Lóegaire was furious and still planned to kill Patrick, but he knelt before him to save his life. Patrick however knew what was in the heart of Lóegaire. Before he could gather more warriors, he turned himself into deer and went into the forest. The king then returned to Tara with his few followers who had survived.
The next day King Lóegaire and his men were in his feasting hall at Tara brooding about what had happened the evening before. Suddenly holy Patrick and his followers appeared in the midst of them even though the doors were closed. The king and his men were astonished. Lóegaire invited Patrick to sit and eat with them so that he might test him. Patrick, knowing what was about to happen, did not refuse.
While they were eating, the druid Lucet Máel placed a drop of poison in Patrick’s cup while the holy man’s eyes were turned. Patrick took the cup and blessed it, so that the liquid froze like ice. He then turned the cup upside down and the drop of poison fell out. Patrick blessed the cup again and the wine turned to liquid once more.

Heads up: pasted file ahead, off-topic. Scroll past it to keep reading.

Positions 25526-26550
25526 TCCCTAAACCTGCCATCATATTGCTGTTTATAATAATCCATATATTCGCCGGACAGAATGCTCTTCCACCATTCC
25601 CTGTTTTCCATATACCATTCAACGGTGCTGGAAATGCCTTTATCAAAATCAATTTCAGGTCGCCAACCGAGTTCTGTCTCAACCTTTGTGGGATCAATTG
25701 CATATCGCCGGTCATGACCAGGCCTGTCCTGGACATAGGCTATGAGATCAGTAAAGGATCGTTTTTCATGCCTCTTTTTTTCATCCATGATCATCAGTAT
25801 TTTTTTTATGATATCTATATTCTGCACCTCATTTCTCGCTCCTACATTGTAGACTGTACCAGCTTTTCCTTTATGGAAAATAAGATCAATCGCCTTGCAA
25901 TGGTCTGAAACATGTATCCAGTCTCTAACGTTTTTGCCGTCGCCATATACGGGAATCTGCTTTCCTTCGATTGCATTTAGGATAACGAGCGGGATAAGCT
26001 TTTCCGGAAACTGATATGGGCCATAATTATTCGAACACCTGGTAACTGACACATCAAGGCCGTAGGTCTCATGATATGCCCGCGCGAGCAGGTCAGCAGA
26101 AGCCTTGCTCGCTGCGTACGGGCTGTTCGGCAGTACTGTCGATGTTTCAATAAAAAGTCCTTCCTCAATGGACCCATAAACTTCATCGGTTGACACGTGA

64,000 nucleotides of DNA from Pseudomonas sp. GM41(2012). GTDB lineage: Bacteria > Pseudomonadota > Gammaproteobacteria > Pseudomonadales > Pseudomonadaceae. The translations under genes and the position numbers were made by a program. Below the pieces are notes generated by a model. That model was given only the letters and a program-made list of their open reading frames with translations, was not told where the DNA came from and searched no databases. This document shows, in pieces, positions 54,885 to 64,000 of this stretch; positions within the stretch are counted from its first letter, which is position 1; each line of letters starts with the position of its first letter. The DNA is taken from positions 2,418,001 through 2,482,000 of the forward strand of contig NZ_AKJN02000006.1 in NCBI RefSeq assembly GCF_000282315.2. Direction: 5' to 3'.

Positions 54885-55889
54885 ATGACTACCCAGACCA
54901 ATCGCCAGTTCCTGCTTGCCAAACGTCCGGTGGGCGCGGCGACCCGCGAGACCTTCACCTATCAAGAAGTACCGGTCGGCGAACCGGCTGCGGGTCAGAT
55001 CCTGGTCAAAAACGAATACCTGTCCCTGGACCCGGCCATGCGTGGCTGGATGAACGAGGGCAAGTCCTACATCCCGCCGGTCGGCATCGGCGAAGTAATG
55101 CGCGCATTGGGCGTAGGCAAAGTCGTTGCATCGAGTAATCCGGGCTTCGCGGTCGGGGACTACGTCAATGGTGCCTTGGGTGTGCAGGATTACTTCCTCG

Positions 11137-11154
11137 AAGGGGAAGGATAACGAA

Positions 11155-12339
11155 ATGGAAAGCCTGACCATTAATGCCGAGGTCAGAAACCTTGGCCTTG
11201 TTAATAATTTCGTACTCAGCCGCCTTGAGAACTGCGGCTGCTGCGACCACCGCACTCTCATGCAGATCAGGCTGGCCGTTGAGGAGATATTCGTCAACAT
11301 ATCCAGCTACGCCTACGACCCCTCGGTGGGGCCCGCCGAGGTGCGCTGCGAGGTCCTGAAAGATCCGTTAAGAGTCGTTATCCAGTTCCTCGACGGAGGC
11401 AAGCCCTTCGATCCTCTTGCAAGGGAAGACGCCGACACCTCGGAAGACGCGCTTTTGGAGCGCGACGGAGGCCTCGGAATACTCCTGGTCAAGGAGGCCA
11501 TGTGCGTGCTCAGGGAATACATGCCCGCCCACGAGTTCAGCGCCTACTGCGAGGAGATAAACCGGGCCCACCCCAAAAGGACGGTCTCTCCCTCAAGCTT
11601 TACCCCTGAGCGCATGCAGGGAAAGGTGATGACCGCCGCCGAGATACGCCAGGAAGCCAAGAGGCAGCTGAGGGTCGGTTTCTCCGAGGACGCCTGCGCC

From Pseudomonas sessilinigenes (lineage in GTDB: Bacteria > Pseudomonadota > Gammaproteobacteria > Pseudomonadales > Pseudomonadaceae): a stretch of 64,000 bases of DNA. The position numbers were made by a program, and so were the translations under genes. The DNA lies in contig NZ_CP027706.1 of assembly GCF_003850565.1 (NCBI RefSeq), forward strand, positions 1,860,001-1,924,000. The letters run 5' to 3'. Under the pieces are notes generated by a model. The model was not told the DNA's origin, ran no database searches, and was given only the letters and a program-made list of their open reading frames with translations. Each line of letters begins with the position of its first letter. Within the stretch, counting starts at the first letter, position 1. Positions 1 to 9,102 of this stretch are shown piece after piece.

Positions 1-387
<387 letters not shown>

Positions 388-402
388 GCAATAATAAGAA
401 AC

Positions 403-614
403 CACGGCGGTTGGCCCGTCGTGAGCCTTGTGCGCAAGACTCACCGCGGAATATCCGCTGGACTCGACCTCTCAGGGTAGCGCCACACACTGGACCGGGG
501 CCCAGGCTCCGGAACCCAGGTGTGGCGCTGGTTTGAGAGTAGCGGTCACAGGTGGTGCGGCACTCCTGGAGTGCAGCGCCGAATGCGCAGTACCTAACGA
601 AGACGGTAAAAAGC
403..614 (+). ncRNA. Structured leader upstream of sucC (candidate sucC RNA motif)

After dinner, the druid challenged Patrick to a duel of miracles on the plain before Tara.
“What kind of miracle would you like me to do?” asked Patrick.
“Let us call down snow on the land,” the sorcerer replied.
“I do not wish to do anything contrary to God and nature,” said Patrick.
“You are afraid you will fail,” exclaimed Lucet Máel. “But I can do it.”
The druid uttered magic spells and called down snow from the sky so that it covered the whole plain up to the depth of a man’s waist.
“We have seen what harm you can do,” said Patrick. “Now make the snow disappear.”
“I do not have the power to remove it until tomorrow,” said Lucet Máel.
Patrick then raised his hands and blessed the whole plain so that the snow disappeared in an instant.
The crowd was amazed and cheered for the holy man. But the druids were very angry.
Next the druid invoked his evil gods and called down darkness on the whole land. The people were frightened and begged him to bring back the light, but he could not. But Patrick prayed to God and straightaway the sun shone forth and all the people shouted with joy.
Featured image credit: “Tourmakeady” by Christian_Birkholz. CCO Public Domain via Pixabay.